See Through

the life & times of a perpetual student

Stuff, things & a diagnosis.*

I’ve been on edge the past few weeks because my husband has been ill. Difficulty swallowing, inability to eat anything substantial, very low energy were some of the symptoms. (Want to catch up all the way? Read this).

Five days ago, the gastroenterologist’s office called with the test results. What he has is a complication of GERD, called Barrett’s Esophagus. This means following a special diet, staying on Nexium, having regular checkups and getting an endoscopy annually. Even though the description of Barrett’s Esophagus is a bit scary, I learned that several members of my family and various friends have it as well and have lived with it for a long time. Somehow, that was comforting to know but also not. This happened to each of them when they were older. My husband is only 30.

It just came as a blow to us because it happened so suddenly and he’s generally healthy. He’s been making many changes already to manage this. He’s changed his diet (not willingly, of course) and he’s gone from 4-5 beers a day to no beers a day and hasn’t had any coffee (definitely not willingly!) He’s not thrilled about having to take a maintenance med though (he doesn’t even like to take OTC meds that often). He just “celebrated” his 30th birthday yesterday .. but there was no celebration. And it makes me sad because I know he is feeling deprived. The appetite is there, just not the ability. I’m doing this with him though. I’m not going to torture him by eating the things he can’t have while he sits eating bland things. I can definitely benefit from eating better too.

I know that Nexium is a healing drug and I hope it does that for him. Today he ate better than he has since this all started happening. Dinners have been sort of challenging lately, trying to find things he can eat easily that are also palatable. Thankful for almond milk, Greek yogurt, Kefir, various kinds of herbal tea, and those frozen mashed potato discs from Trader Joe’s. Also thankful he doesn’t hate Ensure because that gave him extra calories during those first few bad days.

I want him to be young and have fun and eat and drink whatever he wants. That’s what I did when I was 30. But I also know a pre-cancerous condition such as Barrett’s is not something to take lightly. Why is getting healthy such a big, scary thing? Why isn’t it an awesome thing?

What I’ve learned through all of this is what a worrier I still am. I thought I had gotten that more under control, but I stressed hard waiting on that diagnosis. I freaked when he couldn’t eat. All of this happening during the stress of traveling for the holidays didn’t help, either. Even now that I know what is wrong, I get frustrated because I feel like he should be eating more already, or the medicine should be helping more by now (even though I know it’s not an instant fix). I ruminated scary situations. I know it’s normal to be afraid when someone you love is sick, but I think the way I was dealing was a bit extreme.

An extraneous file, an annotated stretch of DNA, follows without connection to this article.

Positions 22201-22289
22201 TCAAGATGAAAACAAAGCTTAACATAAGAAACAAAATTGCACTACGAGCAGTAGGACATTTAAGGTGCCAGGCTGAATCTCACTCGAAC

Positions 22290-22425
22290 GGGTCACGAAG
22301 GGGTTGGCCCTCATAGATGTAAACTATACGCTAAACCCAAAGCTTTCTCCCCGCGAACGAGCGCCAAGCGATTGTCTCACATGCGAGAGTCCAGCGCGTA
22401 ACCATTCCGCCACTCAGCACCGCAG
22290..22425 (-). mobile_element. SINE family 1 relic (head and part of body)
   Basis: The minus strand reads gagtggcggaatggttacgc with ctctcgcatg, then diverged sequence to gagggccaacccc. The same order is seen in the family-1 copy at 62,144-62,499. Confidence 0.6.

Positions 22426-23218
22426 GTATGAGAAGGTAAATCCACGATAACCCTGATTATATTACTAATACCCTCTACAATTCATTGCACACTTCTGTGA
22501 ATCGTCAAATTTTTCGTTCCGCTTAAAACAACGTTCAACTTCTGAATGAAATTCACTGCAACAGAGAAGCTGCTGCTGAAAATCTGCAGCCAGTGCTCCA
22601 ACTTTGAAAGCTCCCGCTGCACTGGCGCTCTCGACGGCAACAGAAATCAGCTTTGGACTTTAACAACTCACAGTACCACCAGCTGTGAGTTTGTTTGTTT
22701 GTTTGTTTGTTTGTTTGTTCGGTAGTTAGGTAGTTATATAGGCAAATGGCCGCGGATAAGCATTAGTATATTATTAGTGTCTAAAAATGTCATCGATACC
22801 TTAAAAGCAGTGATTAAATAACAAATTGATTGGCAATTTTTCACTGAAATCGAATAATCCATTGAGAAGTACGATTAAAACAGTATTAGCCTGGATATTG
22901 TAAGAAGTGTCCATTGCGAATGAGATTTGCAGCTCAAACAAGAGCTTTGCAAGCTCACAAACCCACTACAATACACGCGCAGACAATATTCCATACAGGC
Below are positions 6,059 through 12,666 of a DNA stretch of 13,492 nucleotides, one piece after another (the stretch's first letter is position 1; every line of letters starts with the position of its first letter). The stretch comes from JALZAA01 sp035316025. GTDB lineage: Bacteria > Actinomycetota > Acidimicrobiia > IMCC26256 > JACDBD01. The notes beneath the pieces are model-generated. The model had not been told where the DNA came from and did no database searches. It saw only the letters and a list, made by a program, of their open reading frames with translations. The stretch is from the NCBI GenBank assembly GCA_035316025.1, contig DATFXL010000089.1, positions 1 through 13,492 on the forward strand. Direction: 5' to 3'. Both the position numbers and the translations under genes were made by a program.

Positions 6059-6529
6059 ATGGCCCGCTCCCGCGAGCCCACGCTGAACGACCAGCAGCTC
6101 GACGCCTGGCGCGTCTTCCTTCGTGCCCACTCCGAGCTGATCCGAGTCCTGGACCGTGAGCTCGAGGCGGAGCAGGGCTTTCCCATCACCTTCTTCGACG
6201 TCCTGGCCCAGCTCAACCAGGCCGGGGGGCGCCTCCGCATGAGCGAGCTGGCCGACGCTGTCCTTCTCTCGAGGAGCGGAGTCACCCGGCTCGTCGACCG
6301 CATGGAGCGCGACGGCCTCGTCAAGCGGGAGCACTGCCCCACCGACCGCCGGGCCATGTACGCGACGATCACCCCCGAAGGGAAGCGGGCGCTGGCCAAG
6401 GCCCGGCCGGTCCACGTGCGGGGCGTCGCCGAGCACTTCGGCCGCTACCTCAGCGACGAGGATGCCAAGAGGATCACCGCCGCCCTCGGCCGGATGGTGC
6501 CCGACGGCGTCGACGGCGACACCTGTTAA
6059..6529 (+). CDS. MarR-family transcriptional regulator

I’m glad to finally know the diagnosis even though it wasn’t the greatest news. It certainly was not the worst news. Hopefully in my future updates I’ll be able to keep reporting his progress. I do appreciate all the words of concern, suggestions & well-wishes. He does too. So, thank you  .. from both of us.

*My husband used to blog and his blog title was Stuff, Things & an Evil Monkey. A long, long time ago.


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5 thoughts on “Stuff, things & a diagnosis.*

  1. Nathania Johnson on said:

    Well at least you have a diagnosis. I hope that brings some relief of the stress you must have been feeling. It does suck to have permanent changes you didn’t ask for though. Good luck and I hope he really starts to feel better soon.

  2. Thank you! I appreciate it. It is a relief to know finally and be able to take better action. Hopefully we’ll have him feeling much better asap.

  3. Knowing its something manageable is a good thing but feeling beyond your age or out of your grasps is scary. Take a breath, pausing and moving forward. I’m glad he’s healing… you will too.

  4. Jessica! on said:

    I am really, really glad you got a diagnosis! I hope that, due to his age, he can make some quick progress, as it seems he’s been doing from you updates. I am really, really glad it wasn’t something worse.

  5. Thank you, ladies! He was so calm waiting on the diagnosis while I was a nervous wreck. Even after he found out, it wasn’t long before he was cracking silly jokes: “If I have Barrett’s esophagus, then whose esophagus does Barrett have?” .. harhar.

    It is good to be able to move forward and know how to handle it, how not to aggravate it further, etc. I hope too that because of his age, he’ll have an easier time bouncing back. As for me, I just need to chill.

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